Kirkby residents fear solar farm will be ‘vandalism’ of green belt land

Solar panels on an existing solar farm.
Solar panels on an existing solar farm.

Residents are fighting plans to build a huge solar farm on green belt land behind their homes - fearing it will set a precedent for developing on the protected area.

Plans have been submitted to Ashfield District Council to build a 9.2 hectare solar farm on land adjacent to Warren House, off Warren Avenue in Annesley - land that lies between Kirkby, Annesley and Newstead.

Steve Marshall is concerned about plans for a solar farm on land behind his house.

Steve Marshall is concerned about plans for a solar farm on land behind his house.

It is currently pasture land for grazing animals but if the proposals are given the go ahead it would become a 4MW solar farm that would generate enough electricity to supply the annual needs of 1,091 average UK households.

However people living in the surrounding area have written to the council objecting to the plans on a number of grounds.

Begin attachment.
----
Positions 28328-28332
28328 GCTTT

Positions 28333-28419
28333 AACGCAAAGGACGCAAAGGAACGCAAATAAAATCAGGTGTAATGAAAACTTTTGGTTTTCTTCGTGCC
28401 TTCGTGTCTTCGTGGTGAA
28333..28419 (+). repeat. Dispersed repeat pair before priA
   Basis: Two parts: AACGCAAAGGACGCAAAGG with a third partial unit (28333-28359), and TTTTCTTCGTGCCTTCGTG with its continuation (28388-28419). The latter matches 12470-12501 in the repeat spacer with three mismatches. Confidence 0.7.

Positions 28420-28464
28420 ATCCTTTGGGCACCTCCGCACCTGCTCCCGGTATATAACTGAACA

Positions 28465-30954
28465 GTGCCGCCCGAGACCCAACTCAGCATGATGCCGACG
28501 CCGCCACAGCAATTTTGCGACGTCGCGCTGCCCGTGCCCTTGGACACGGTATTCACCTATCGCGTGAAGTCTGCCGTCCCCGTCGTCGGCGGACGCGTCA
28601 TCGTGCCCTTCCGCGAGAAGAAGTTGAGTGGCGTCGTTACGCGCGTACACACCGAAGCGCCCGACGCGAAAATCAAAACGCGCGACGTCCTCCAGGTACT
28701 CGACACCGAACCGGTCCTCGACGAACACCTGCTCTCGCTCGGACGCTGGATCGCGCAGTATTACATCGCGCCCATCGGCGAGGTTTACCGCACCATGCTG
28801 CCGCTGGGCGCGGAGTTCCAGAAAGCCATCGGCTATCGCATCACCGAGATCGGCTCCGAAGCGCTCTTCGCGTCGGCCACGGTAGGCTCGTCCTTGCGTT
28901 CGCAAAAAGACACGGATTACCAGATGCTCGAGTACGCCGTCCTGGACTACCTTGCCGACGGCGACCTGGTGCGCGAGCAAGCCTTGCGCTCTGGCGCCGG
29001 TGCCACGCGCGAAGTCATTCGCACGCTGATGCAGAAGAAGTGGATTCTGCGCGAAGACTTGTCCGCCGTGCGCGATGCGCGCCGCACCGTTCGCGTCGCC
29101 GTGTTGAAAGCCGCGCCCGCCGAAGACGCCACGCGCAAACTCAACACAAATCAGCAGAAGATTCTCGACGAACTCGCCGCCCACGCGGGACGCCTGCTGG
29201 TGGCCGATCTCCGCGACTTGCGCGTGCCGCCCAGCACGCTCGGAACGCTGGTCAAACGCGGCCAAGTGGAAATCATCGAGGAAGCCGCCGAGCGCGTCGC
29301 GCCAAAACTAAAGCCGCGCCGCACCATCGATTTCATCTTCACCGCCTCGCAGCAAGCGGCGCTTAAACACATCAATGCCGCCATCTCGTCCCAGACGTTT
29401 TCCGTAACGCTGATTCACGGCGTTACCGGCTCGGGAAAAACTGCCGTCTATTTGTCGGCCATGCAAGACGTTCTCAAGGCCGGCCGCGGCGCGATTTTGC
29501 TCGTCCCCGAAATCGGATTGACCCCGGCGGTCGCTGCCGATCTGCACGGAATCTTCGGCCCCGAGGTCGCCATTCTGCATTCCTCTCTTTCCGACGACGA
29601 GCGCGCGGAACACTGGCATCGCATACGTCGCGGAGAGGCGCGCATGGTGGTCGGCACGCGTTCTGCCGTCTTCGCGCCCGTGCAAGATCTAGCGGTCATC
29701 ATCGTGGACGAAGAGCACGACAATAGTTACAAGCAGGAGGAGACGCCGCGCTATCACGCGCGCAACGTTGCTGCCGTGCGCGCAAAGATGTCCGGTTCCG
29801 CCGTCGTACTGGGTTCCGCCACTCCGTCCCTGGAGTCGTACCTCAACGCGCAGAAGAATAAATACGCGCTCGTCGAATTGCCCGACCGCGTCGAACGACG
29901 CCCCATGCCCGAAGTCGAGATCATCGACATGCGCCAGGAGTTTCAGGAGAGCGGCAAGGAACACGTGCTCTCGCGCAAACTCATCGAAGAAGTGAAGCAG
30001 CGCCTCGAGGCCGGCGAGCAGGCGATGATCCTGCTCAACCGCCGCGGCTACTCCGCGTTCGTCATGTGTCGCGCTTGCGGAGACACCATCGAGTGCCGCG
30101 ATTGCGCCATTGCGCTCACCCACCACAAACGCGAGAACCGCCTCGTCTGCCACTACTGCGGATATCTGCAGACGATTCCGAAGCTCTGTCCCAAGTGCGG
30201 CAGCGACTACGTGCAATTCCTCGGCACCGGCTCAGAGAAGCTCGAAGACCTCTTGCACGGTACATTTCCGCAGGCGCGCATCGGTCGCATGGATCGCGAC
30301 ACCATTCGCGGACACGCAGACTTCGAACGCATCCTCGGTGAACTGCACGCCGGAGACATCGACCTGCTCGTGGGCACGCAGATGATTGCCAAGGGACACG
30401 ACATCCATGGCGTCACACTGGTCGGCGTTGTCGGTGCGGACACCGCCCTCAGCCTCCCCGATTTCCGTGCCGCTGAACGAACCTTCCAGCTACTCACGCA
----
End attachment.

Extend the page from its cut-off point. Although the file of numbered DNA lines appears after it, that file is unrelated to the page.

Derby Road resident Steve Marshall said that the development would be ‘vandalism’ and a ‘blight on the landscape’.

His property has views directly onto the development site and he thinks that because his house is high uphill from ut, he will be looking straight down onto the solar farm.

“I think changing farmland, green belt land, to industrial, commercial land has got to be a last resort,” he said.

“We don’t want to open the door for green belt development.

“The fear is if it does get passed it will go from a little eyesore to a massive eyesore.

“It will set a precedent.”

Steve has been gathering opposition to the plans from neighbours, with other objections they have raised including worries about the destruction of wildlife habitat and about reflections from the solar panels.

The planning application is also for ancillary buildings, 2m high security fencing, CCTV and access tracks.


The company behind the solar farm plans is YGE Warren House Limited. In its application, a Planning, Design and Access Statement sets out the company’s case for the development.

It states that the solar farm ‘does not adversely affect the character, quality, amenity or safety of the environment, does not adversely affect highway safety or capacity of the transport system, and does not conflict with an adjoining or nearby land use’.

It also argues that it constitutes very special circumstances for development in the Green Belt